In a 17-minute report last year — nearly as long as an entire network evening news show — the comedian John Oliver reported that 70 percent of Americans take at least one prescription drug, that more than half of us take two, and that we collectively spent nearly $330 billion on prescriptions in 2013.
Lest he get too serious for too long, he followed with a gag, surmising that the chemist-turned-drug-maker Walter White, from the television series “Breaking Bad,” could have made “more money cooking up rheumatoid arthritis medication.”
It was classic Oliver: Solid reporting, judicious aggregation, and loopy observation skillfully entwined so that viewers might not notice that they’re consuming a mounting narrative punctuated by evidence. The humor arises not from a distortion of the facts, but from the satirical way in which they are presented — but Oliver gets the facts right.
Judge for yourself:
This sort of thing is a staple of his weekly HBO show, “Last Week Tonight,” which frequently deals with scientific and technical subjects, from abortion, food safety, and Medicaid, to mental health, cigarette packaging, and sex education. And while Oliver stands in the tradition of Jon Stewart’s “The Daily Show” and Stephen Colbert’s “The Colbert Report,” it seems clear he is doing something different here. Where Stewart dealt with “fake news” (his term of art) and Colbert developed a fake persona, Oliver delivers something very close to straight news, albeit between a succession of gags and profane outbursts. More importantly, he joins a widening array of enterprises that raise intriguing questions about the role of advocacy, and the withering concept of objectivity, in journalism.
It was a reporter for the American Civil Liberties Union, after all, who was widely credited with doggedly breaking the news on the water crisis in Flint, Michigan. The 2013 Pulitzer Prize for National Reporting went to InsideClimate News, a site founded by a former public-relations executive and dedicated to coverage of global warming science and politics. The year before that, the same award went to David Wood of the left-leaning Huffington Post. So are journalists with strong points of view — not just comedians like Oliver, but others who claim a stake in a story’s outcome — now giving us news and insight we can’t find in mainstream journalism? And ought we even bother to distinguish anymore between so-called “objective” journalism and advocacy?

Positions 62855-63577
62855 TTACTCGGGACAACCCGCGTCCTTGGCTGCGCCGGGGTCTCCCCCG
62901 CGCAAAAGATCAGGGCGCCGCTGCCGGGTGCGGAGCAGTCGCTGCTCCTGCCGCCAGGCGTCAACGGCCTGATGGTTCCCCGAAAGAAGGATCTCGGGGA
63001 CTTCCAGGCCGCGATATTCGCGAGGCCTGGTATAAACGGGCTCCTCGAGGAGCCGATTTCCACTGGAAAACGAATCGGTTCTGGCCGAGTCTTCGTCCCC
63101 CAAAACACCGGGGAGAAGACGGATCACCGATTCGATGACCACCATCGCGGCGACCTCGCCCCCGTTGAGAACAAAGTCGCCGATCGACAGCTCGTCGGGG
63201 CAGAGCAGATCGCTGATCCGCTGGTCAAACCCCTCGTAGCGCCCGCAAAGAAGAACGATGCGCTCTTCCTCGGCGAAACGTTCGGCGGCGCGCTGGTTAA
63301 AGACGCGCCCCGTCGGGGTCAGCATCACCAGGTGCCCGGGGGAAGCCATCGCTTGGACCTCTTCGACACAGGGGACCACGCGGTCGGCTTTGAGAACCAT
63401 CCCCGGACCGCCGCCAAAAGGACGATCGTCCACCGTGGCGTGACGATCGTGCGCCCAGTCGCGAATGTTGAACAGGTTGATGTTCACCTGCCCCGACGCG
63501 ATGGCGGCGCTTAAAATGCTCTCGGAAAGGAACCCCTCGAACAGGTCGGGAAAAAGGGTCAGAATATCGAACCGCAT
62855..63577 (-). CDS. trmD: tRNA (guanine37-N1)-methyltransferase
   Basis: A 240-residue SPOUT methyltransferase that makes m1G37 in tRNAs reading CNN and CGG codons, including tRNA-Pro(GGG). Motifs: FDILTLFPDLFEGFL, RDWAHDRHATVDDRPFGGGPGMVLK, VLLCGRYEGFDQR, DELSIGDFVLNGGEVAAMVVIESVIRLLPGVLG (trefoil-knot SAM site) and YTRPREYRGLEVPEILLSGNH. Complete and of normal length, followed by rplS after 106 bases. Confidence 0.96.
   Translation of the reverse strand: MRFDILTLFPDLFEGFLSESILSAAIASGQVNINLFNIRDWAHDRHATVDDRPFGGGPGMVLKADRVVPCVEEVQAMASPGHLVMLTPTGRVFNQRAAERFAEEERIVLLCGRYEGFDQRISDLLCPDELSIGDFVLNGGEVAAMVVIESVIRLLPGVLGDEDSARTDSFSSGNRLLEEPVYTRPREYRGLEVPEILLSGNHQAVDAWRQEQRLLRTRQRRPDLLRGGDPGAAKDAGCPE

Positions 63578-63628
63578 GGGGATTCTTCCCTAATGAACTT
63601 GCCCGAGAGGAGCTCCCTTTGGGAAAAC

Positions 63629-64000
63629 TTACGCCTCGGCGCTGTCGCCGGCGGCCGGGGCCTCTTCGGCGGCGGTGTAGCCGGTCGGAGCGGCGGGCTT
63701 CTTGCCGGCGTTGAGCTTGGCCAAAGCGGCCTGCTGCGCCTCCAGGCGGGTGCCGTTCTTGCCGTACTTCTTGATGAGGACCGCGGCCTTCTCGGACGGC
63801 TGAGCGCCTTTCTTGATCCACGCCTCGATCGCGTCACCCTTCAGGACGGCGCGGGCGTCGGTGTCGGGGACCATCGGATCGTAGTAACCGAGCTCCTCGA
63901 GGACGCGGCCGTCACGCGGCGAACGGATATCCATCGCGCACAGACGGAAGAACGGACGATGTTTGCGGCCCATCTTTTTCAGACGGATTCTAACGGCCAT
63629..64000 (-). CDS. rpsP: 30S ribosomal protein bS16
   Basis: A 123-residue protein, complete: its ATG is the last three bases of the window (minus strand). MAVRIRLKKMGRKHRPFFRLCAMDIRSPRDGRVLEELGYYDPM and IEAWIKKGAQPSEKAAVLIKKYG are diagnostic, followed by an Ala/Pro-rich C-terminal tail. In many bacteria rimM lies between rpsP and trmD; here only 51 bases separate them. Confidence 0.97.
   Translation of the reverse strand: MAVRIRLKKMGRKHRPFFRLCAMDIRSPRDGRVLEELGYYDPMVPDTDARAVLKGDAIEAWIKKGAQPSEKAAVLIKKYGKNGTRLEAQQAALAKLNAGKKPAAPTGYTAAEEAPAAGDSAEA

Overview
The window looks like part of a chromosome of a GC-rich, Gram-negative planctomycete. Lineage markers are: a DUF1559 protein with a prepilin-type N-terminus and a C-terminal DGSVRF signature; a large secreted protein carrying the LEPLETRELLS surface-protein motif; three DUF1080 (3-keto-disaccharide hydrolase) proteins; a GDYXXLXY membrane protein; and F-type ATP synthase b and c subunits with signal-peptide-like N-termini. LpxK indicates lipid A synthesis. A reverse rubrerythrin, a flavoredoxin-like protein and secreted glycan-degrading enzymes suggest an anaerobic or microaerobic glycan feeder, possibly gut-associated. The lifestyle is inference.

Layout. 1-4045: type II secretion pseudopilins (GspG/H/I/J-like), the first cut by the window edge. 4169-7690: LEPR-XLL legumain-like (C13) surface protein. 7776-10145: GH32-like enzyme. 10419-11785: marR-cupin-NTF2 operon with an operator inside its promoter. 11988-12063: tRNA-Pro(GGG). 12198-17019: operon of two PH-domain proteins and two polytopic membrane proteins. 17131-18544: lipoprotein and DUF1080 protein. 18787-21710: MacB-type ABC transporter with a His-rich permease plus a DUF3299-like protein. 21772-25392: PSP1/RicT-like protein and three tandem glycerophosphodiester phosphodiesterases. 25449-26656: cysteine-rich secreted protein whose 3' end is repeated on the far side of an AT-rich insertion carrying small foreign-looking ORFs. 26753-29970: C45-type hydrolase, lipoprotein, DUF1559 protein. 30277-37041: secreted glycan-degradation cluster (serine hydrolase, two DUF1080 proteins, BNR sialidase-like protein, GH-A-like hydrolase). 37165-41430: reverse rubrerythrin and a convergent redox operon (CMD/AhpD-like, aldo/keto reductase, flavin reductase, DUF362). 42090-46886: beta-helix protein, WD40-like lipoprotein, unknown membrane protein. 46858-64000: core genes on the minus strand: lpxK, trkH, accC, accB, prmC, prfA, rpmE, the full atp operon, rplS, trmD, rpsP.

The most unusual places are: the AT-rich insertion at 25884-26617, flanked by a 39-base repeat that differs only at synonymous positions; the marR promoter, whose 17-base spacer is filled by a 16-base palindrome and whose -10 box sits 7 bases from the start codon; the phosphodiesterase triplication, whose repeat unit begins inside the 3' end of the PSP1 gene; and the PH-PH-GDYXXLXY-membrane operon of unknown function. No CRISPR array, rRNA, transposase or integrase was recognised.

Patricia Aufderheide, a university professor and the founder of the Center for Media & Social Impact at American University, thinks not. “We might have passed the point where we can talk about objectivity in journalism with a straight face,” she says. “Objectivity was always a shortcut. It was a useful little shortcut of a concept to say you should be fair, you should be honest, you should have integrity, you should tell people accurately and responsibly what you think are the important things about what you saw or researched.”
“If what we’re doing is advocating for the public,” she adds, “that’s our job.”
Oliver meets that standard, she says, because he’s “invested in people understanding the importance” of what he says. “He cares whether we get it.”
David Sassoon, the founder and publisher of InsideClimate News, says a better way to think of advocacy might be to consider how news organizations have always decided what to cover. In that sense, he says, there is no such thing as objectivity in journalism. “Every group of editors makes choices about what is newsworthy,” Sassoon says.
Last December, an article in National Review took issue with Sassoon’s site, arguing that InsideClimate News was “run by a public-relations consultancy that gets its funding almost exclusively from groups with an environmental agenda.”
Sassoon, who until now has not publicly responded to the article, says the story got some facts wrong. InsideClimate News has never been owned by a PR firm, as the article suggested, Sassoon says. He was in public relations before InsideClimate News, but left it when he started the website. “We are journalists. Period. Full stop,” Sassoon argues. “If you want to put an adjective in front of it, you could say watchdog or investigative journalists.”
But are they also advocates? “We’re not taking sides, but we are trying to hold business leaders and advocates accountable for solutions,” Sassoon says.